Building Enclosure | March 1, 2021
While we are “closing” the gap, it’s important the movement towards increasing equity in the A&D industry keeps its momentum, as we have much more work to do. While the gap is now more narrow, the challenges are harder to tackle. We have moved beyond hiring more women and now need to address how we create more opportunities and change internal implicit bias. Implicit bias is a difficult piece of the puzzle because it is hard to change a behavior if you don’t know you’re doing something wrong. Leadership teams need to closely consider why they think a man is a better fit for a role than a woman, and why you cannot help her rise to her position. While it’s frustrating we still have our biggest fights for equality ahead of us, we need to remember how far we’ve come, and increase our appetite to really close the gap. A boss of mine once said that we will get to our destination faster if we’re all rowing the boat in the same direction. Men should grab an oar and row in the same direction.
Having equity across genders should be an important goal for companies in the A&D industry, and that starts with companies’ leadership making this a priority and leading by example. I’m proud that I lead a diverse team of strong women that work with global retail and technology clients.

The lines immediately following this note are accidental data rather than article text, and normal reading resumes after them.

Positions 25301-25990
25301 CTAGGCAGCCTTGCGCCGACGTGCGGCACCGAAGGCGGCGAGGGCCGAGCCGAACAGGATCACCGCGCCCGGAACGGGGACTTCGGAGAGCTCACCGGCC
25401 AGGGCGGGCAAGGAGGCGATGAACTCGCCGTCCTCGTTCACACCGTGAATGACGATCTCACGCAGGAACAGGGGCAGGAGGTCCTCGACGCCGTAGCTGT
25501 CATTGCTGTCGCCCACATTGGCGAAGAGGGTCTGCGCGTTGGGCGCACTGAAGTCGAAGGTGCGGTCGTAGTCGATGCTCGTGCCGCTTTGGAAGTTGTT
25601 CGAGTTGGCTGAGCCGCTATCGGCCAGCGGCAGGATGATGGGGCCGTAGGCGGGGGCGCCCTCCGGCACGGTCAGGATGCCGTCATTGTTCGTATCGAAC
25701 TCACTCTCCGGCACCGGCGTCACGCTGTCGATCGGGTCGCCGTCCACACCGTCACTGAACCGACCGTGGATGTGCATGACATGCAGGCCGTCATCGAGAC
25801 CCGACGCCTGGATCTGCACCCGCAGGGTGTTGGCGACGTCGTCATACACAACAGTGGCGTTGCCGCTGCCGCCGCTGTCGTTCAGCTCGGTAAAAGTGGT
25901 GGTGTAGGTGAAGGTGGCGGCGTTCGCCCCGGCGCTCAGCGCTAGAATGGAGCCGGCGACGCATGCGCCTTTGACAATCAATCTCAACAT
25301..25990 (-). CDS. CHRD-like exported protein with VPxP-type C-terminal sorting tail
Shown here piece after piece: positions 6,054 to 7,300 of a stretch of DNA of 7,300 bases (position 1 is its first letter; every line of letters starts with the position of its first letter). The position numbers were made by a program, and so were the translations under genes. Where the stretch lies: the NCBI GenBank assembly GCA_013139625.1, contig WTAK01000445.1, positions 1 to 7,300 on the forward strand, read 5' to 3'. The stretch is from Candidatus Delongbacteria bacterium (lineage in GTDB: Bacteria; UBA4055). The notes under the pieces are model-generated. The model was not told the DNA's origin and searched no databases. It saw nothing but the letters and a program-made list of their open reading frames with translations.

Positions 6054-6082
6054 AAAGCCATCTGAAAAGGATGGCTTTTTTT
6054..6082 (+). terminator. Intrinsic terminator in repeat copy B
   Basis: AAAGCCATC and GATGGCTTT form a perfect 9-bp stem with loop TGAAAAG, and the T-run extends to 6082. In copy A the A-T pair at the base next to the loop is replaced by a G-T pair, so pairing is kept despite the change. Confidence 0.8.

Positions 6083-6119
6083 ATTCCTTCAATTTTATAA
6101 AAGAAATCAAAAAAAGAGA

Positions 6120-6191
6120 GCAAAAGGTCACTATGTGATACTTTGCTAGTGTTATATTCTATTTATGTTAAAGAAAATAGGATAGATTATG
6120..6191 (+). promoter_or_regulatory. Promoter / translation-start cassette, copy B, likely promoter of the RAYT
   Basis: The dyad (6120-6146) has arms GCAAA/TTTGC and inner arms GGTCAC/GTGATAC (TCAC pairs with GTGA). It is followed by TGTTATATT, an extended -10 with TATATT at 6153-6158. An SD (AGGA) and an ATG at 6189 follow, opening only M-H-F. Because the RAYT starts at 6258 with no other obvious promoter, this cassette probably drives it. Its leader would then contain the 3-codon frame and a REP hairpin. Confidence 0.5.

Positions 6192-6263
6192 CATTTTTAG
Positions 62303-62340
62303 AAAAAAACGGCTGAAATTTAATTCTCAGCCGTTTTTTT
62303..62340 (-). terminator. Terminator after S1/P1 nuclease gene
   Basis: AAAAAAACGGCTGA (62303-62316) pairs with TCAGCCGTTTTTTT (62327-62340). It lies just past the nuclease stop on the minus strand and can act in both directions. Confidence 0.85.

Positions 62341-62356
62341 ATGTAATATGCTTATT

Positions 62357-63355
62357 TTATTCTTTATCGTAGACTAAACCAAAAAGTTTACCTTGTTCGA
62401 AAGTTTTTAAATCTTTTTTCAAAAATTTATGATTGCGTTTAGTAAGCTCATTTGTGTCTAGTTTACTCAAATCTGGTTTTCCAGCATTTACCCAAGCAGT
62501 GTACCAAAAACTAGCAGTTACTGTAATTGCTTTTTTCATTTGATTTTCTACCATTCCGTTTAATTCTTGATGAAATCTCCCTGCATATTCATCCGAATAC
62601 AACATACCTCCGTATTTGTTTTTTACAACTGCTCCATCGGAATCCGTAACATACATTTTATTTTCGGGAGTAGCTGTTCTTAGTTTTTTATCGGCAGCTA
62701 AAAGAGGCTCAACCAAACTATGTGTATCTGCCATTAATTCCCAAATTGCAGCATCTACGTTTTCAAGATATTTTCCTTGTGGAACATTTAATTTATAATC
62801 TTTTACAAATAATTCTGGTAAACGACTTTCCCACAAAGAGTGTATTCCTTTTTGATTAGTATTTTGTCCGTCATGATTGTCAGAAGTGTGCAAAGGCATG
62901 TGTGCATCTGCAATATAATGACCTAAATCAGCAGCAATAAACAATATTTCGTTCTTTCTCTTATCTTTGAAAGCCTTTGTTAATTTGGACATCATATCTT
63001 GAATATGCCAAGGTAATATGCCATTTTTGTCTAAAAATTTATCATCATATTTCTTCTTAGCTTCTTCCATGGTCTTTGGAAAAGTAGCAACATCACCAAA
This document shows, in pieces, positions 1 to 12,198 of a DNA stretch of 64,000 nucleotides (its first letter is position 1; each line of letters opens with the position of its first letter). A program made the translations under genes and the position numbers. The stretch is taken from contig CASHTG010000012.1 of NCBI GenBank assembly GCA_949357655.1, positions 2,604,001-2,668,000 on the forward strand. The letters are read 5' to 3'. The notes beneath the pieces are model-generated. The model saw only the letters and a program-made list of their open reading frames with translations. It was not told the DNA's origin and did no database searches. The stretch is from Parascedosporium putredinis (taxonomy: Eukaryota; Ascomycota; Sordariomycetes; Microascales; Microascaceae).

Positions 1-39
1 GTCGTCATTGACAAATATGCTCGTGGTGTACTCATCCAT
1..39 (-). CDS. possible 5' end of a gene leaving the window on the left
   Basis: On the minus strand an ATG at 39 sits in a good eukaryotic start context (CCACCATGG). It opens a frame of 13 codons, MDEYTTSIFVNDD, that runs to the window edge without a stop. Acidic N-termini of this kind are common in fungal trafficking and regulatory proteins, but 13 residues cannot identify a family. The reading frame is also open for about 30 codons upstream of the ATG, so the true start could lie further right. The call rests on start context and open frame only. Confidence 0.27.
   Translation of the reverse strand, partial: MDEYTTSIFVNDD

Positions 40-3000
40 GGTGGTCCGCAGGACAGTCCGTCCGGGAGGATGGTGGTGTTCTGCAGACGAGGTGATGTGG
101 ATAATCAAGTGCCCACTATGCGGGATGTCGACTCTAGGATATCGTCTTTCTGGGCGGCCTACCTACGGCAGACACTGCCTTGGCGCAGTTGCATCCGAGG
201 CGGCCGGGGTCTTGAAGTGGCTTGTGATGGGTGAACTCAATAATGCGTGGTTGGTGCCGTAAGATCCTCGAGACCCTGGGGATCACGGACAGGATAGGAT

If you had asked me what being a woman in this industry means to me when I was younger, I would’ve been confused. I was surrounded by strong women and believed that I could be in any industry that I wanted. Now that I’ve seen the reality of inequity in the A&D industry, it means so much more to me to be an architect. I am just one of the many powerful women today who, just by being in the field, is reimagining what is considered normal. We support each other simply by understanding one other on a human level—listening to our goals and respecting the strengths that we each bring to the team. There is so much you can gain by just listening to the other person talk, and I am honored to be an advocate and mentor for my team.
Living in the Bay Area, with a more inclusive work and societal culture, I have seen that I am not the only woman nor person of color in the workplace. It allows me the freedom to feel comfortable, speak out more, and just get the job done. Because I’ve seen strong women of color represented before me, I don’t have to spend my energy proving I belong. I would not be in my current position if I was in an area where my value was constantly being questioned. I am an example for both my younger self and for future female architects, who can dream of futures filled with infinite possibilities.
The full article can be viewed here.